However, these symptoms manifest themselves as a response to the rising stress levels and the pain may become unbearable so long as you remain anxious.
The soreness and muscle tension is often worse for people with anxiety disorders such as Generalized Anxiety Disorder (GAD) and Obsessive-Compulsive Disorder (OCD).
Pain that comes because of anxiety is often experienced as muscle spasms, clamping up or twitching. Depending on the severity of the condition, you may experience persistent pain to the extent that you may require medications.
Some people may find the pain so debilitating to the point that it prevents physical activity. With this in mind, it is not surprising to become bedridden due to muscle pain caused by anxiety.
How to Manage and Overcome Anxiety
Muscle pain, joint pain, hip pain and all forms of body aches that come because of anxiety-causing stress may have adverse effects on your health and well-being, consequently affecting your quality of life.
Nobody would wish to be bedridden or impeded from undertaking their responsibilities due to anxiety muscle tension and body pain.
Fortunately, there’s a solution. You can significantly reduce joint pains and muscle aches by effectively managing and overcoming anxiety. Obviously, managing anxiety is not easy, but it is practically possible.
If others could do it before, you too can take the plunge and overcome anxiety for a stress-free and fulfilling life.
Here are proven ways of how to manage and overcome anxiety:
Meds such as Selective Serotonin Reuptake Inhibitors (SSRI), tricyclic antidepressants, buspirone, trazodone and benzodiazepines are all beneficial drugs used to treat anxiety.
These medications help calm down your nerves, control your blood pressure and heart rate and increase essential minerals such as zinc and magnesium.
However, anxiety meds often come with safety concerns and side effects such as drowsiness, memory loss, slurred speech, nausea, blurred vision and stomach upset.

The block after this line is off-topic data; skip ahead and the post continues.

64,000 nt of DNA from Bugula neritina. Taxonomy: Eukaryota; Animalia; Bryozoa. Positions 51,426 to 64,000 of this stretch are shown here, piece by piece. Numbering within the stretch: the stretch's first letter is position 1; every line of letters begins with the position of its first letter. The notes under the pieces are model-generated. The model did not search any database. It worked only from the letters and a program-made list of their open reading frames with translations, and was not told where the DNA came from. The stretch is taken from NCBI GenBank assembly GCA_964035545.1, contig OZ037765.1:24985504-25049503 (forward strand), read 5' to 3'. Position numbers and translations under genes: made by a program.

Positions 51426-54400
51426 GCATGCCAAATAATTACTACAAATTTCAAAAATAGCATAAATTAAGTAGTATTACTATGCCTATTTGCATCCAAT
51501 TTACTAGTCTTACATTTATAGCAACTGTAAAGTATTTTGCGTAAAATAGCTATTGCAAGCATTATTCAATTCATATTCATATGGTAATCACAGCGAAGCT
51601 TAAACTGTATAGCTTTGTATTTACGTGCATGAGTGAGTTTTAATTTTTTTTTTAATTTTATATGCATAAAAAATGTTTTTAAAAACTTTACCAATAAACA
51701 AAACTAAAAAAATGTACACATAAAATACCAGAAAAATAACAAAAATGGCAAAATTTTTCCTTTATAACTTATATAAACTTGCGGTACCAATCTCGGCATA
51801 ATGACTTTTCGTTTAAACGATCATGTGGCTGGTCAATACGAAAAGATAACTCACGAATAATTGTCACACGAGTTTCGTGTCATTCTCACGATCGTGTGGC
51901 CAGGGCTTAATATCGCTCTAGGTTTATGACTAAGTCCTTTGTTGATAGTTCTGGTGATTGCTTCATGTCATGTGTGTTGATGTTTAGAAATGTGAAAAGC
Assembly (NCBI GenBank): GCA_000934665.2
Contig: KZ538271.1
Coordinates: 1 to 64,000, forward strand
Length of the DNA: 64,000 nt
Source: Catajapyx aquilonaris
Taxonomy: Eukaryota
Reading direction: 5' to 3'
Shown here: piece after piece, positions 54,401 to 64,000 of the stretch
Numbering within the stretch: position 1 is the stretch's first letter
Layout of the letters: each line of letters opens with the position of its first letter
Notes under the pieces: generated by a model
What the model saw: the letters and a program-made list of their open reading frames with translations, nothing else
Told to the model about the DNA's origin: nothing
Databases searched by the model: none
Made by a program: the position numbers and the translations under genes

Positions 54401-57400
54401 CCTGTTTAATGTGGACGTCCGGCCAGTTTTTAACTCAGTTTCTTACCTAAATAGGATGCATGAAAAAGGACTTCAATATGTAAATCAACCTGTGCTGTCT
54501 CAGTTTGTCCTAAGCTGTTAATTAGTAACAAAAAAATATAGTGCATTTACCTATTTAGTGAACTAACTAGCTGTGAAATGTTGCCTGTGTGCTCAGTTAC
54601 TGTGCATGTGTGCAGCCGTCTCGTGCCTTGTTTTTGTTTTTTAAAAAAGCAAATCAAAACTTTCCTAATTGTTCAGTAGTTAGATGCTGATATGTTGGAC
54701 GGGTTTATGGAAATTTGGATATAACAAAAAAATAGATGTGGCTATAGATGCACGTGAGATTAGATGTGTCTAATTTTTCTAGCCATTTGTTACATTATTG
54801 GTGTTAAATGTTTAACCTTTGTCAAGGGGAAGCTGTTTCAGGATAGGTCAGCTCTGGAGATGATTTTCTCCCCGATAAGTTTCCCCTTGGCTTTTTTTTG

Furthermore, these drugs are very addictive and they often create a sense of dependence with harsh withdrawal symptoms. For this reason, anxiety meds are only ideal for people with chronic panic attacks and anxiety disorders.
People with acute anxiety may take pain relievers as an alternative to deal with joint pain and general body ache. However, for this to work, it is imperative that you supplement the use of medications with other anxiety management strategies such as exercise and good nutrition.
Engage in Diaphragmatic Breathing
Practising your breathing skills will always come in handy as far as managing a panic attack is concerned. Research shows that diaphragmatic breathing may well help quell errant stress and reduce anxiety by calming your body.
This calm breathing technique expands your belly in and out rather than push your chest up and down, subsequently forcing you to breathe through your nose in a slow and gentle way.
This helps lower blood pressure and reduces levels of stress hormones, giving you the perfect relaxation response to your anxiety.
Exercise can make all the difference
You might not know this, but 20-30 minutes of exercise a day is all you need to reduce the symptoms of anxiety. Working out naturally increases your body heat thereby inhibiting the neurotransmitter serotonin that causes panic and anxiety.
It also increases your blood flow by opening up your veins, allowing endorphins to circulate throughout your entire body causing an analgesic effect.
Moreover, completing a workout routine successfully will leave you feeling relaxed, in good moods and better about yourself, allowing you to face your fears with confidence.
Dealing with anxiety could be much easier than you previously thought. Sometimes, it may be most beneficial if you simply focus on something that is less anxiety provoking.
This could be anything from listening to music to going for a walk or even doing some house chores, to distract you from your fears.